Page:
If one of your New Year’s resolutions is to hire full-time employees, now is the time to prepare to attract new team members.
Just keep in mind that this is a fairly time consuming process. You want to find people with the skills to make your business a success rather than hire to do a lot. Keep this in mind as you create your job descriptions and interview potential candidates.
Preparing for hiring also means receiving certain documents. You’ll need to apply for an Employer Identification Number (EIN), file Form I-9, withhold taxes, and report information about your new hire to the state. In addition, you will need to take out employee compensation insurance and set up compensation plans in your company.
5. Perform year-end reviews
Do you already have employees? Regardless of whether they are part-time or full-time, allow time to meet with them for year-long reviews.
Discuss their performance during the year and talk more about their future in the company. They may be ready for a promotion or need additional mentoring in their department. Encourage them to provide feedback on the business as well.
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6. Determine whether you should change the legal structure
Perhaps you started the year as a sole proprietorship but are ready to move to another company. Do you want to become an LLC or S Corporation?
If you are unsure of what to do next, we recommend meeting with a lawyer. They can answer questions about changing your entity type and guide you to the legal structure that best suits you.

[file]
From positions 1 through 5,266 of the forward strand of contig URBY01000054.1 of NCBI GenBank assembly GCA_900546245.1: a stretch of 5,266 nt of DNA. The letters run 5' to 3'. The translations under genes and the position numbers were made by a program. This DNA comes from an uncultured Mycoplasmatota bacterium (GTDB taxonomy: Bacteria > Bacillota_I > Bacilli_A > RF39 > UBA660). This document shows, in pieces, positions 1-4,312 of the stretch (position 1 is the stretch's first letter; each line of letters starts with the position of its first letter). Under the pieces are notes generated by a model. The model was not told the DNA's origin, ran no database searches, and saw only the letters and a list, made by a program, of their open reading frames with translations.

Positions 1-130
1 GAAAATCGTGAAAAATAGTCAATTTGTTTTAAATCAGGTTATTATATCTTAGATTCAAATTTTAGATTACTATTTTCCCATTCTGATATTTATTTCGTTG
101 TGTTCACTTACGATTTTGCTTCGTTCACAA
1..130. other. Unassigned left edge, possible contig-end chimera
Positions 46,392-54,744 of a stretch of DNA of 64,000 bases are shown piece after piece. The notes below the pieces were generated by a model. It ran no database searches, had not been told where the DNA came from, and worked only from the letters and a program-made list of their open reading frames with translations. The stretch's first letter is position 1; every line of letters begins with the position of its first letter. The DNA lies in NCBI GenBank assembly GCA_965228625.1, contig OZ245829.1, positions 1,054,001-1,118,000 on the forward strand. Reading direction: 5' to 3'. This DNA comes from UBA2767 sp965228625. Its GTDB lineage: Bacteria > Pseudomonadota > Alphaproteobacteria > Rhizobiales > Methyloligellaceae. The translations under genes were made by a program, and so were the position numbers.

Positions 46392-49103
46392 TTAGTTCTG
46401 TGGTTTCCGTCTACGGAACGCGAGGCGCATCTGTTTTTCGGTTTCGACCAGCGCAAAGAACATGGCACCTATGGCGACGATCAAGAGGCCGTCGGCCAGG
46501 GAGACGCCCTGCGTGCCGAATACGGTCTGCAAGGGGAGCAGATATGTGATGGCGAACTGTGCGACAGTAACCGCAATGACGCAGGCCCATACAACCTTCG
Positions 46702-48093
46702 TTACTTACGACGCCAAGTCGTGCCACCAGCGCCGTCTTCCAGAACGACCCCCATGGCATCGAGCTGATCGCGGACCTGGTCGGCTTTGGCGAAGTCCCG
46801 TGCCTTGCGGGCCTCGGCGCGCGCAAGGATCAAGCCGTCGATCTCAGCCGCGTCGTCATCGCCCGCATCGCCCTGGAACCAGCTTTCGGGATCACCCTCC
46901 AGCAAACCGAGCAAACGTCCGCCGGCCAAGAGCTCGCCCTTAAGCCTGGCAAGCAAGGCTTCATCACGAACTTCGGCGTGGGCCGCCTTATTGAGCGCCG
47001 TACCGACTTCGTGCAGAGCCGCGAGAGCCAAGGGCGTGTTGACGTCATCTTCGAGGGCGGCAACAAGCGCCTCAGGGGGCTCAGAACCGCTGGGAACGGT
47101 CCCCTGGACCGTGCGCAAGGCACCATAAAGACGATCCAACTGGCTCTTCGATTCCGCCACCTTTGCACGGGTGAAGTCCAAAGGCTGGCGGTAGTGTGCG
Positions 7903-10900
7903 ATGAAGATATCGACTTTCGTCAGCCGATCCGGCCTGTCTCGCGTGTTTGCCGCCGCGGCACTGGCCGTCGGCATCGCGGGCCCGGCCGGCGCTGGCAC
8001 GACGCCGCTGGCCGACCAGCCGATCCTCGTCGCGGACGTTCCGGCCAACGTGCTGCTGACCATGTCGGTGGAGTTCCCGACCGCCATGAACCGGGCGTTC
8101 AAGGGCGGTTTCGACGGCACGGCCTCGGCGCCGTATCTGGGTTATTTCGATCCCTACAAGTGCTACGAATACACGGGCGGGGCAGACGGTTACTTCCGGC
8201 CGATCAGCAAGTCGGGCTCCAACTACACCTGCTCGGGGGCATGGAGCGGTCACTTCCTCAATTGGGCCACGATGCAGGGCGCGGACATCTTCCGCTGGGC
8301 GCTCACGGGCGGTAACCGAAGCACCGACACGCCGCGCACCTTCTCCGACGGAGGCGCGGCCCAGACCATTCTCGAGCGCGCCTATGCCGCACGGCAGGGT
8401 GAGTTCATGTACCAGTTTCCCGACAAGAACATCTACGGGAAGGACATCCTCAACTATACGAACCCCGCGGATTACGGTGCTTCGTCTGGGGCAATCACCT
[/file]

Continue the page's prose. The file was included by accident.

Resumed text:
7. Update your social media presence
Does your Twitter handle have a disrespectful tweet from months ago still pinned to the top? Do your Facebook covers need to be updated? Is there an old Pinterest account you’d like to dust off?
You can now use some of your time to update the most pressing social media items. Then create a strategy for how you plan to create, share, and use content for your business for the coming year.
8. Notify your team of upcoming changes
Whatever you do next, keep your team informed! This could include your employees, consultants, mentors, or anyone else involved with your small business and its day-to-day operations.
9. Revise your business plan
Do you remember the first time you created a business plan for your company? Go back and check it out. How are you? Are you achieving all of the short and long term goals you had for your company? Has the management in your organization changed at all? Are your financial forecasts still in sync? If there have been any noticeable changes, edit your business plan accordingly.
10. Look back at the things you have accomplished in the past year
A lot can happen in a year – both good and bad. While I have no doubt that you have faced hurdles along the way, I am pretty sure that you have seen some fantastic victories too. Take a moment to reflect on these achievements, share them with your team, and be proud of what you have done this year.
Then buckle up for the wild New Years ride and be ready to outdo yourself in the year ahead!
CONNECTED: The One Word You Need To Say To Grow Your Business This Year